Monday, January 10, 2011

Relationship between biking, walking, & obesity

There's yet another study out showing the relationship between active travel (biking & walking to get from here to there) vs. car travel and the relationship to obesity rates.

Infographic by The National Building Museum in Washington DC, USA.
It's no surprise that where children utilize human-powered transportation to get to (for example) school as opposed to being driven there, they seem to be much less likely to suffer from obesity and its ill-effects.

Obviously, activity is the key: If kids participate in movement-based after school activities, this might very well help to alleviate some of the affects of being driven to and from school. But then there's the whole petroleum consumption and its maladies.

I have noticed a related correlation. The schools that have trails (some safe, off-road route) that lead to them, have a much greater rate of children who walk or ride their bicycles. Of course this makes sense from numerous standpoints. First, the trails are safer than kids walking & riding on busy (or any) roads due to a decreased risk of auto/pedestrian accidents. Secondly, for those people who are paranoid about someone kidnapping their child ("The Ransom of Red Chief" is more realistic than this fear, but that's another story.) then trails are also much safer. It is much more likely that the (ubiquitous) kidnapper will utilize the services of an automobile when attempting a kidnapping. I would assume (having never seen the upside of kidnapping) that it would be much easier to pull off such a stunt from a motor vehicle than on foot or (nearly impossible) on bike.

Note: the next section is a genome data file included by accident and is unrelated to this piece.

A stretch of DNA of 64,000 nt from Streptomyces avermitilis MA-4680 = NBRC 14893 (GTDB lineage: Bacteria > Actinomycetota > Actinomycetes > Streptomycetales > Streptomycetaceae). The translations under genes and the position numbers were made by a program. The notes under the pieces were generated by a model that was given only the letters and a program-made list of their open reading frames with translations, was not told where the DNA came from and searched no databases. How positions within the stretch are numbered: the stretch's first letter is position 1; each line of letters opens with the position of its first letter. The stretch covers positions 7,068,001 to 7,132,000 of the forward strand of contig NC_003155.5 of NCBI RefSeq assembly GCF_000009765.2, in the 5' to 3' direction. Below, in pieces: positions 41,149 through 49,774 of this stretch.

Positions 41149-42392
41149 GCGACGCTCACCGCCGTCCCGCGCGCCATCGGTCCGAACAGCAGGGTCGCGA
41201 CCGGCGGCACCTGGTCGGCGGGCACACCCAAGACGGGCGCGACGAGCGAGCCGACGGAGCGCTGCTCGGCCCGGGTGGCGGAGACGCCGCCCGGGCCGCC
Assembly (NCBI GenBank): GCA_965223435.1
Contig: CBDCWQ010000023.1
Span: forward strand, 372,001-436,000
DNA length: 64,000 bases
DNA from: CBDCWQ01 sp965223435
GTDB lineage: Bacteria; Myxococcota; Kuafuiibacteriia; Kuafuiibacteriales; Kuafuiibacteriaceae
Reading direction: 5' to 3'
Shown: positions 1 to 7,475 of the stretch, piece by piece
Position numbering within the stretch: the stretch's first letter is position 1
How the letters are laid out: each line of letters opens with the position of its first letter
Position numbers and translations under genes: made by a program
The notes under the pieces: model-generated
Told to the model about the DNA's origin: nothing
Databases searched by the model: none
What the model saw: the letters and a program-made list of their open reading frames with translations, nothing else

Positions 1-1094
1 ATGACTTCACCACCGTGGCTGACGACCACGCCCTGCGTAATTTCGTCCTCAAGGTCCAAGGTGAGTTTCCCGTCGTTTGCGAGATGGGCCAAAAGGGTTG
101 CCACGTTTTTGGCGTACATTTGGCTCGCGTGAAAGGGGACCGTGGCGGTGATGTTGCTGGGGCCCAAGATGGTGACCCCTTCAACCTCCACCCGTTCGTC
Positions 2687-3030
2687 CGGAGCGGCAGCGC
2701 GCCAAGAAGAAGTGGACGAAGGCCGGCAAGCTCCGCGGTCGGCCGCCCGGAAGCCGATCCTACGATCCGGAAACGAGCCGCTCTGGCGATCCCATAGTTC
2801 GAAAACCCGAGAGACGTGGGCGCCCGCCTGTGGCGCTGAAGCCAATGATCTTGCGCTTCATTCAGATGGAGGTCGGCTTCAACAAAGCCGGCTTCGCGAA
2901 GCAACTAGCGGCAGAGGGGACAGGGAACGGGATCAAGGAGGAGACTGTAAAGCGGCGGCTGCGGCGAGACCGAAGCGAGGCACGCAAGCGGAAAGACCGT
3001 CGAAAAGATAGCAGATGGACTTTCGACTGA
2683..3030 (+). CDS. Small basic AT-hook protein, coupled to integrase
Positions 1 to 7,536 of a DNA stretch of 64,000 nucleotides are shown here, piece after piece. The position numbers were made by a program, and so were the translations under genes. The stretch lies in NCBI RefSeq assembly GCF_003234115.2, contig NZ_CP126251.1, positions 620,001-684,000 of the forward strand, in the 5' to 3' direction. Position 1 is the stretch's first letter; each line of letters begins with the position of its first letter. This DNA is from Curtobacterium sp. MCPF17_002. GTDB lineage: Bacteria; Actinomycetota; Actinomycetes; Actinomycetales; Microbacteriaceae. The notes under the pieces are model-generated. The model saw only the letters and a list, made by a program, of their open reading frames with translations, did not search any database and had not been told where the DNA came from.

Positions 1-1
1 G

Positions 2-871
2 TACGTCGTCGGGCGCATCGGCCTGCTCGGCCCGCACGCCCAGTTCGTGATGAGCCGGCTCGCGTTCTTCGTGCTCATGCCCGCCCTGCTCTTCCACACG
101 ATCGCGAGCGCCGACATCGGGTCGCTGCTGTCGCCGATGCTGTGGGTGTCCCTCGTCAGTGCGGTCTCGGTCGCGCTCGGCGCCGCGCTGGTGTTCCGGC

Anyway, I think the above chart allows the statistics to speak for themselves. Active kids are healthy kids.



Ryan Kopp said...

Thanks for this. This is something we are trying to "drive home" here in Pueblo, CO where childhood obesity rates are the highest in the state.

trailsnet said...

My pleasure.
It would be interesting to do a study and try to ascertain a relationship between the obesity rate in a community and the number of trail miles in that same community.
I know that Colorado is often cited as the state w/ the lowest rate of obesity in the nation, & Boulder has the lowest rate of obesity in Colorado. I also know that Boulder is absolutely riddled with paths in, around, and outside the town.
Although the correlation may not be 100%, I would imagine there is a pretty strong relationship between trails and community fitness.